Maria Montessori began her work as a physician in an insane asylum for deficient children. As Montessori observed and worked with the children she noticed that the children seemed to have inner needs that were not being met. Maria Montessori spent many years developing materials that focused on the needs of the deficient children.
She created the state Orthophrenic School after she had studied in the London and Paris the works of Jean Itard and Edouard Seguin. Maria Montessori moved all of the deficient children to a hospital in the center of Rome. Where she focused on the development of the children. She found with the materials that she had created, a very significant growth in the children. She worked with deficient children for almost ten years; during this time she received her degrees in Philosophy, Psychology, and Anthropology. Montessori also had her own private practice, worked on nervous diseses in children, and served on the board for the women’s training college. Montessori wrote by had the works of Itard and Seguin, to gain a better understand of her work.
Maria Montessori’s method of teaching provided her students an outlet for learning when all doors of development had been closed to them. Montessori’s method helped her students to test with “normal” children in the elementary schools; the deficient children passed these tests with scores equivalent to the “normal” children. Montessori was not happy with these results. She viewed the passing of the deficient children as disturbing. She was concerned that deficient children could pass tests that children supposedly superior in cognitive and physical skills were able to pass with the same skill level. This discovery lead Montessori into observing “normal” children; she determined that her method of teaching were superior to the schools during this period.
Maria Montessori was offered a position to start a “Children’s House” in the poor district of the San Lorenzo quarter in Italy. Montessori was not sure how her method would affect normal children, but she hoped the results would surpass her expectations.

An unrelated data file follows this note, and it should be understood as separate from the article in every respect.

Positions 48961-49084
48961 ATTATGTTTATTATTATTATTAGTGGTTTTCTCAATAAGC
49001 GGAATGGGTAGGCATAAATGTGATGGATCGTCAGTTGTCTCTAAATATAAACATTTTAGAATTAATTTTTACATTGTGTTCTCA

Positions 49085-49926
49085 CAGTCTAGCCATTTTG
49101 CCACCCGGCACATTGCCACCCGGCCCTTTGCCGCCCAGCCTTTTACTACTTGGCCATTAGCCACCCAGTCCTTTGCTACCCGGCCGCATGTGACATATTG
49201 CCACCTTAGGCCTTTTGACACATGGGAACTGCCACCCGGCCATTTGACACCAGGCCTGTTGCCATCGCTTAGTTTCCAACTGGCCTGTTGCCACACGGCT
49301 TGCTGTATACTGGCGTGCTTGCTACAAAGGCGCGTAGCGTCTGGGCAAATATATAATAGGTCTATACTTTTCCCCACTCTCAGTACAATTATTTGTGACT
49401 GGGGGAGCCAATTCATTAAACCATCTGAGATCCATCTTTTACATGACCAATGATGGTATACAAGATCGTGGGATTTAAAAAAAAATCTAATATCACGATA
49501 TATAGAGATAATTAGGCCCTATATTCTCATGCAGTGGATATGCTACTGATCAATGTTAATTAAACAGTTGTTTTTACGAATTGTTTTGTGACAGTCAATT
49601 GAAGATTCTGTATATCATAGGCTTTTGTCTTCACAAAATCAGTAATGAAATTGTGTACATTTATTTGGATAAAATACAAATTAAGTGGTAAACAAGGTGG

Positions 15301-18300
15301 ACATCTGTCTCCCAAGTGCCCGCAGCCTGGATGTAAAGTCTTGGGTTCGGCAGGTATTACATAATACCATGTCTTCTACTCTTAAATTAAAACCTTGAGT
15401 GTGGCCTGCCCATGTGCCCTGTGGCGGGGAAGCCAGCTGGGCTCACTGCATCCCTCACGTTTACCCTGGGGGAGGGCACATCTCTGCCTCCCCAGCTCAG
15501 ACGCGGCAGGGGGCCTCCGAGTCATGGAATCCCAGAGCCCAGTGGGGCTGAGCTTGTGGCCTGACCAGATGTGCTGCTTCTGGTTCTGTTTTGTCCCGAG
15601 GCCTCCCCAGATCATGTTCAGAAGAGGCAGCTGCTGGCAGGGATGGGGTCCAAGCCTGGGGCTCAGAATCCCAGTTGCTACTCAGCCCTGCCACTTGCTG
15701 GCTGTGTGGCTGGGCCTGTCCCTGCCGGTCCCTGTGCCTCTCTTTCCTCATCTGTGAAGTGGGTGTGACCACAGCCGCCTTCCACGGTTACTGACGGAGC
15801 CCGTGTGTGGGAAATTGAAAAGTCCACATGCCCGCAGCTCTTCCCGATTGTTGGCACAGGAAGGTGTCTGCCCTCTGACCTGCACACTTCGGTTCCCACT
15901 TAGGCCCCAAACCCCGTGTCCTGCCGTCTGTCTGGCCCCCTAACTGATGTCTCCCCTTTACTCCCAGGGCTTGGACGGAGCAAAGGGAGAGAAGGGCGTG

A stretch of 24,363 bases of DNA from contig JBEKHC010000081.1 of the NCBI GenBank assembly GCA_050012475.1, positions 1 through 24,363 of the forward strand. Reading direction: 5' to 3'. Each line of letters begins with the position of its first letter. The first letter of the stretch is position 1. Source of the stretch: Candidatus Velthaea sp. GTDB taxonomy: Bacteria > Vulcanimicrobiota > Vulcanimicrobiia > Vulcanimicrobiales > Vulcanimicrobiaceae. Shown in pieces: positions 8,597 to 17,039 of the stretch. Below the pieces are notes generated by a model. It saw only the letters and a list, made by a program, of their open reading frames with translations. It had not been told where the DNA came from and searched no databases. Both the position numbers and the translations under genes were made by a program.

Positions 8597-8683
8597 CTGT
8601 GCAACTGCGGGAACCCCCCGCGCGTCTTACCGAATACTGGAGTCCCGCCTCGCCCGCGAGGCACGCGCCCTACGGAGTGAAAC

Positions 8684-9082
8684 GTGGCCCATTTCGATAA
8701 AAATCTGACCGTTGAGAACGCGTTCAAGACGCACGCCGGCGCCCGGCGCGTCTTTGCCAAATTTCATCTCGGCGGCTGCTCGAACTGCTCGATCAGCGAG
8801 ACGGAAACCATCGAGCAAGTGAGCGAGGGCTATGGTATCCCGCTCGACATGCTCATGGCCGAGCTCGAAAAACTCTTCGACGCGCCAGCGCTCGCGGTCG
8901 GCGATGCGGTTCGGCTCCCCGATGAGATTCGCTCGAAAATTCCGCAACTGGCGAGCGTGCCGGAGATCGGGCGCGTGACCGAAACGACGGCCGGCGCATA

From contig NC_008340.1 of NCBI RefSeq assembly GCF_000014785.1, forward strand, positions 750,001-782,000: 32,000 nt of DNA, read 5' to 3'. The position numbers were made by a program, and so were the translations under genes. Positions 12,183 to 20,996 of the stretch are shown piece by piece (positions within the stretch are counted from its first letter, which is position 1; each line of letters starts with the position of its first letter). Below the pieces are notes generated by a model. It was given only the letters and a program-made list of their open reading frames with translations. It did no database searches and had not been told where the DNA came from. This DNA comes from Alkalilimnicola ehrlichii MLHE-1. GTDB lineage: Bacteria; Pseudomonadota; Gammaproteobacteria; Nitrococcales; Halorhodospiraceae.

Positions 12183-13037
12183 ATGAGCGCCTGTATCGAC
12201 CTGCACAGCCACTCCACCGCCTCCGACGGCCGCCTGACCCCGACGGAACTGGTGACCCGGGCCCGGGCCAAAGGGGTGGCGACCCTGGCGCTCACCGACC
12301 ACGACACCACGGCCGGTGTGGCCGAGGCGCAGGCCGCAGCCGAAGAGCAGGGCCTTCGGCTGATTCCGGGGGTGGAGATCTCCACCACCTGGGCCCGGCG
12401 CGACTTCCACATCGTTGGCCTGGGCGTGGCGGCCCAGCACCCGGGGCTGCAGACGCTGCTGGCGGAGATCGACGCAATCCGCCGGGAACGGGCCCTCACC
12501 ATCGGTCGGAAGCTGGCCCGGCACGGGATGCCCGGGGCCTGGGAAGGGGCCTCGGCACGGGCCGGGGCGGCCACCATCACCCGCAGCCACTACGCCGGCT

The Montessori method has many facets of learning, its two most important facets are: the freedom of the child, and the Environment. The environment can help or hinder a child’s development, so Montessori believed that it is a secondary aspect for development. To free a child is to open the doors of learning, not to let the child do what ever the child wants to do. The job of an educator is to identify and aid the child’s development on an individual basis, If the child has the inner guide to directing his own growth then he will be free to develop his own will. Montessori noticed that the children were sensitive to specific activities during certain periods in their development; she dubbed these periods the “Sensitive periods”. Montessori believed that a child must be active in his learning, and be able to manipulate things with all his senses to fully develop. A child before the age of three is learning the way to his inner development, after age three the child is perfecting those learned abilities, and concentrating on the development of his cognitive abilities. Montessori developed many activities (not just materials) that focus, attract, and work with the children to fully develop each individual child. The environment includes not only the room set-up, but also the materials, and the teachers. There are six areas in the room set-up they include: Practical life, sensorial, natural sciences, mathematics, geography, and language. These areas help the children to experience a controlled yet free choice environment to satisfy their inner needs for development. Inside these areas are components that add to the environment: Freedom, Structure and order, reality and nature, beauty and atmosphere, materials, development of community life. Each area has activities that promote self-correction,